Author Interview: “The Apostle Paul; A Polite Bribe”
Great introduction and interview! Thanks to Ron. I’ve seen the film and read the book fully twice, and some parts more (plus reviewed it and the film). The material deserves the extra attention! Even with a seminary education and a whole lot of biblical study beyond it, I was only generally familiar with Paul’s collection… very thankful to be better informed now.
Most serious readers of the Bible are familiar with the general conflict of Paul with the Jerusalem leaders but Orlando’s in-depth exploration of the revealing role of the collection and Paul’s determination to deliver it in person, along with the apparent result, makes things a lot clearer.
For people “settled” in the received (traditional) account of early unity among the Apostles and early believers, fostered largely by the book of Acts, this “rest of the story” that is generally overlooked may be UNsettling. But that must be faced if Christians are to have a realistic understanding of the beginnings of their faith. Key within that understanding is Orlando’s point that issues of ethnicity and customs which tend to separate people groups were (and remain) more significant than abstract theology.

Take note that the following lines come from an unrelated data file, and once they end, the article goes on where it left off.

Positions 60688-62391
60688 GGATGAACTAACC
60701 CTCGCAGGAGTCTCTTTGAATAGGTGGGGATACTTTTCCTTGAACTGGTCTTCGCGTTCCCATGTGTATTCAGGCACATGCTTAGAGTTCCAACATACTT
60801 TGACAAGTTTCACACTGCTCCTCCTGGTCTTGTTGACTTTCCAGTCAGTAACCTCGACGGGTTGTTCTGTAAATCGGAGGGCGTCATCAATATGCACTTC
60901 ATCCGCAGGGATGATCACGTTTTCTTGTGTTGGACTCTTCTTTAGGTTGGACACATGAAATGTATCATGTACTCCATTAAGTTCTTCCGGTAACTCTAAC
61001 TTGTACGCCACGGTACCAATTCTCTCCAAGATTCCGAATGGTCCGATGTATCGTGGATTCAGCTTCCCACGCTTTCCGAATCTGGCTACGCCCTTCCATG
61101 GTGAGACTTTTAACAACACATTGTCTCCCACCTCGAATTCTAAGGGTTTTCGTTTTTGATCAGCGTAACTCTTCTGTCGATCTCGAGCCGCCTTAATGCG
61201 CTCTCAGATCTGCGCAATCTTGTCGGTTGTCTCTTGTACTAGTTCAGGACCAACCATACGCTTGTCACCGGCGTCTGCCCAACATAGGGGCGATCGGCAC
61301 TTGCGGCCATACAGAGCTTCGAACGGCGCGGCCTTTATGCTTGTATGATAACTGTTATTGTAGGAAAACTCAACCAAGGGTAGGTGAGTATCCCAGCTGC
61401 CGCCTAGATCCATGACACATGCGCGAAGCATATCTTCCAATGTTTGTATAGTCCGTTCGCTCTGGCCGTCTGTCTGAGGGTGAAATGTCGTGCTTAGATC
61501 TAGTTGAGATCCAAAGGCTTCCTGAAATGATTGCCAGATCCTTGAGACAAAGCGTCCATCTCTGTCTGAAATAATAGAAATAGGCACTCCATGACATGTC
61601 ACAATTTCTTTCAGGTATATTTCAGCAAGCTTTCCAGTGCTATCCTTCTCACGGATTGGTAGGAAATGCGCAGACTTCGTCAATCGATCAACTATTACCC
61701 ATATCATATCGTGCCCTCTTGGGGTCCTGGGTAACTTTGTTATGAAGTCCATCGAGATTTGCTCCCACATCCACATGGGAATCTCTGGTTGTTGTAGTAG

The interview, available at the blog below, moves along quickly… very well done and well worth 20 minutes to hear.
Over the past few years I have had an overriding interest in the Apostle Paul, because the Christianity that we have inherited would not be the same if Paul had not existed and spread his version of the Messiah/the Anointed/the Christ, throughout much of the Greco-Roman world. Some of his teaching was and is world-changing and good (“You are no longer Jew or Greek, no longer slave or freeborn, no longer male and female. Instead, you all have the same status in the service of God’s Anointed, Jesus.” Gal 3:28).
Yet, his vision of Jesus was hardly recognizable by the original Apostles, or those others that followed the teacher day after day, from village to village, during the roughly three years that he taught them. Paul didn’t care about Jesus’ teachings or his life, he cared only about his vision of what he perceived as the risen Christ. He…
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